Is it possible to solve this sudoku puzzle without guesswork?

I’m sure many of the Teeming Millions are familiar with Sudoku. (Rules in the link)

The puzzle in the 11 January 2008 edition of the Los Angeles Times is classified as “Diabolical”. Here it is:

``````

_ _ _   _ _ _   _ _ _
_ 4 1   6 _ 7   _ 5 _
_ _ 9   2 _ 8   7 _ _

_ 8 3   _ 7 9   6 _ _
_ _ _   _ _ _   _ _ _
_ _ 2   5 4 _   1 7 _

_ _ 7   4 _ 2   8 _ _
_ 3 _   7 _ 5   2 6 _
_ _ _   _ _ _   _ _ _

``````

(The puzzle is credited to “The Mepham Group”)

To solve the “Diabolical” puzzles of the LA Times, I use my habitual methods and then at some point I resort to trial and error - make a guess in one cell, follow the guess through until I encounter a contradiction, and then backtrack and make another guess.

Someone told me that you should never have to guess and that it’s always possible to find a logical way to solve the puzzle without guessing, using advanced methods such as the ones you find here.

I am curious to know if anyone here could solve the puzzle in my post without doing the guessing and backtracking. Needless to say, I couldn’t. In fact, I must have chosen poorly the squares in which to guess, because I guessed in one square, followed the path from my guess, had to backtrack; and then had to guess again because I only got so far after my second guess; and even after the second guess and backtracking after finding a contradiction, I only got so far and had to make a third guess!

I am by no means a Sudoku fiend, but can usually solve the regular 9x9 ones. I never “guess”: if I can’t solve it by deduction, I’ll stop (and perhaps come back to it later, perhaps not). I usually only do Sudokus while riding the bus or train, and if it’s not finished by the time I reach my destination, I just stop there.

I’ve not done an online Sudoku before, but thought it might be fun to take up the challenge, Arnold, so loaded up the LA Times’ Jan 11 puzzle [available here ].

The puzzle starts with 28 of the 81 squares filled in. I managed to fill in a further 22 squares (by deduction using my undoubtedly-limited skill set, not “guessing”), ending up with:

2 7 _ _ _ 4 _ 8 _
8 4 1 6 _ 7 _ 5 2
3 _ 9 2 _ 8 7 4 _

_ 8 3 1 7 9 6 2 _
7 1 _ 8 2 6 _ _ _
_ _ 2 5 4 3 1 7 8

_ _ 7 4 _ 2 8 1 _
1 3 _ 7 _ 5 2 6 _
_ 2 _ _ _ 1 _ _ 7

[It doesn’t look as though it should be too hard from here: all of the unfilled squares in the first six rows are “paired up” (i.e. each square can only have one of two values, and has a counterpart within the same 3x3 square), but the bottom three rows are more complex.]

I have to admit that I, personally, can’t see how to go beyond this without guessing (and potentially backtracking) – or at least leaving it and coming back later. Does this help, Arnold? Is this about where you are? If needed, I can explain the various steps to get to this point. I’d also be interested in hearing how to go beyond this for anyone who has solved it.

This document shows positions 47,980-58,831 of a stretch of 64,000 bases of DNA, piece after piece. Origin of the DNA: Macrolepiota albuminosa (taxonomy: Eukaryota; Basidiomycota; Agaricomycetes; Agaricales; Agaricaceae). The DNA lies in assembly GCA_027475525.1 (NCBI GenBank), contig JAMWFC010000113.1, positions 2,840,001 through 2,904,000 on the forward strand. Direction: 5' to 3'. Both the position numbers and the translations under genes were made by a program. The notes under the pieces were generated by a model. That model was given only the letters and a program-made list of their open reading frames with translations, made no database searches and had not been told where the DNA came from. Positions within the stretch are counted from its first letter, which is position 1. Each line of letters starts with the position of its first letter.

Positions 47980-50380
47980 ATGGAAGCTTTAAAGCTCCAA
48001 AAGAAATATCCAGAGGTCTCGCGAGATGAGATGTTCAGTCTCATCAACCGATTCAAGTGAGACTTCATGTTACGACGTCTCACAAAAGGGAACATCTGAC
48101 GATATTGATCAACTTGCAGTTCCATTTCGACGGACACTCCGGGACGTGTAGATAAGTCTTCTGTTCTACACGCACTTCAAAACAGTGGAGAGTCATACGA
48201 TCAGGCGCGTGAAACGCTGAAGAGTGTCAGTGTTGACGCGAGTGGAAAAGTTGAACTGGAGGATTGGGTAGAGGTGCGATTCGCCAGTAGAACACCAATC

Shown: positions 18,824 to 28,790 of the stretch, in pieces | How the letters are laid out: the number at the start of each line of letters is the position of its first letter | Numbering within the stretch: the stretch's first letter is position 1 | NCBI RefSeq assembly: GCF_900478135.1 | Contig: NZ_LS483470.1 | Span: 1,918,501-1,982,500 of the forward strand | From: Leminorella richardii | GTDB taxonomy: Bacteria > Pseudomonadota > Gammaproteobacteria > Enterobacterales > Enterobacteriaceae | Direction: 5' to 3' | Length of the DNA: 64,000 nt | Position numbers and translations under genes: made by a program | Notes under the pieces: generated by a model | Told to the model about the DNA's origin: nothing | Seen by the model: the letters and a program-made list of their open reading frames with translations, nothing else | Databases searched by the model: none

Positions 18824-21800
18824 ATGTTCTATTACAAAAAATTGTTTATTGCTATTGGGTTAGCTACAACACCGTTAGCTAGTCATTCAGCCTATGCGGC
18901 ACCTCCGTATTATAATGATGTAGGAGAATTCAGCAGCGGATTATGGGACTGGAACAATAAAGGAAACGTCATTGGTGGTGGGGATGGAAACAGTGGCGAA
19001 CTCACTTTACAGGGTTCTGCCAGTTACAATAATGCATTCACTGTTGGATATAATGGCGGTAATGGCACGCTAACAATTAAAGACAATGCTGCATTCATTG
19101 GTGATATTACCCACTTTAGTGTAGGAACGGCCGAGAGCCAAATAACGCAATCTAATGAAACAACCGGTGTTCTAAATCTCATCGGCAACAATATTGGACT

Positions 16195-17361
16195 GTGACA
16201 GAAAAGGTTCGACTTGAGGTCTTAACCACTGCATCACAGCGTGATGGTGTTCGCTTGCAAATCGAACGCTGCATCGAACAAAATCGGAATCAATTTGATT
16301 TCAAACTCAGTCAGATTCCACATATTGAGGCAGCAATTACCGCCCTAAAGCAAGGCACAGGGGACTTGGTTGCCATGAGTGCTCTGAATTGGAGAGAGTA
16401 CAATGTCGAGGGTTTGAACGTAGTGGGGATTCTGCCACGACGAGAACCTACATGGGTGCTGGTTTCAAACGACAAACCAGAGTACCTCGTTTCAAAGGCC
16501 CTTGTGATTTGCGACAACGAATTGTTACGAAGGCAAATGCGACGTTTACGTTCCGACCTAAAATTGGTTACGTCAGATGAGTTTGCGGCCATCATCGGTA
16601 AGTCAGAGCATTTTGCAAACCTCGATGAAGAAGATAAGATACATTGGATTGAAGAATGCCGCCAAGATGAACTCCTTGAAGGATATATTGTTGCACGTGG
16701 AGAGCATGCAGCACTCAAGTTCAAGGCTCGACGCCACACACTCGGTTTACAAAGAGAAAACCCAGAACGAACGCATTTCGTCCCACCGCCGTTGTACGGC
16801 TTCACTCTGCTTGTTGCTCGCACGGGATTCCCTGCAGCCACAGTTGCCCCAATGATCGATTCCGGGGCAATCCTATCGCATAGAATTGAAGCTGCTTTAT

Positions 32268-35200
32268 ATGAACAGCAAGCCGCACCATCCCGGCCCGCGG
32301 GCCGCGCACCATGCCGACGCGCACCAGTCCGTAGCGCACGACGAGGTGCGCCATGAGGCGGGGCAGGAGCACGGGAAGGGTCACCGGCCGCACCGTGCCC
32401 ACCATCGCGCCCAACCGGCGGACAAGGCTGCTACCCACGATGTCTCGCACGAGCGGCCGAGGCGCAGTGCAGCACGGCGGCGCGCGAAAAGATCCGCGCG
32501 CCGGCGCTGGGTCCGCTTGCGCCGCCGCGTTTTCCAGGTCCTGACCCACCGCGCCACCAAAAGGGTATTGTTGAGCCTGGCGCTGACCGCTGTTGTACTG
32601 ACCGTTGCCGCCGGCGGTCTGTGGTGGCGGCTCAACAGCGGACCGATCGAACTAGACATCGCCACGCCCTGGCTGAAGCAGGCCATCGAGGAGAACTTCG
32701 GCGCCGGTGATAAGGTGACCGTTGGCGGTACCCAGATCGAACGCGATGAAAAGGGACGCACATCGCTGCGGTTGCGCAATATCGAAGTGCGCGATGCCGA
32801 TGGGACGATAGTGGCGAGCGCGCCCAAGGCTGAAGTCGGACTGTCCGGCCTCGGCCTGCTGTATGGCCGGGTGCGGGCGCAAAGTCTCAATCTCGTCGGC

Sorry, not a definitive GQ answer, but at least another (weak) vote for “unsolvable without guesswork”, and a free bump…

You’ve done the heavy lifting on this one Antonius. The answer is below, and that’s just looking at rows and columns from where you left off, no complicated methods. There was one occasion where a column had three vacancies, xy, xy and xyz. So the third vacancy had to be z, I’d imagine that this would be a basic technique for a diabolical sudoku. Is diabolical the hardest level in the LA Times? - The difficulty level varies with different newspapers - super fiendish in the Times is the most difficult over here. Never guess a Sudoku! There is always a logical solution; although it’s been pointed out on this board before that the difference between guessing, trialling out solutions and using more structured methods can be vague.

2 7 6 9 5 4 3 8 1
8 4 1 6 3 7 9 5 2
3 5 9 2 1 8 7 4 6

4 8 3 1 7 9 6 2 5
7 1 5 8 2 6 4 3 9
9 6 2 5 4 3 1 7 8

5 9 7 4 6 2 8 1 3
1 3 8 7 9 5 2 6 4
6 2 4 3 8 1 5 9 7

Antonius Block, I can’t remember now, but I thought I got about as far as you did without “guesswork”. I am going to have to print out your answers and then try again from scratch. Thanks guys!
Diabolical is the most difficult level in the L.A. Times. But the L.A. Times knows that it’s dealing with Southern Californians, and we are prized more for our good looks than our brains.

I tried it, and got as far as

``````

___ __4 _8_
841 6_7 _52
3_9 2_8 7__

_83 179 62_
___ 826 ___
__2 543 178

__7 4_2 8__
_3_ 7_5 26_
___ __1 __7

``````

I plugged it into Simple Sudoku, and got a couple of hints for eliminating candidate numbers from some of the squares, but then it got stuck too.

Antonius Block, how did you get from where I am to where you are?

I agree that a well-made sudoku puzzle should be solvable without guesswork, but guesswork is really no less logical than the normal tools for solving. Guesswork just comes in where the logic is too complicated to fit in your brain all at once, but fundamentally it’s the same as the normal rules.

[/silly nitpick]

<ignore>

I didn’t quite have to use guesswork, but I had to look for “chains” of two value cells (“if this is 1, that has to be 5, if that’s 5 then that has to be 4”…) until I found a contradiction. In other words, I did the trial and error in my head. It definitely wasn’t an " a-ha! There’s the clue" deal.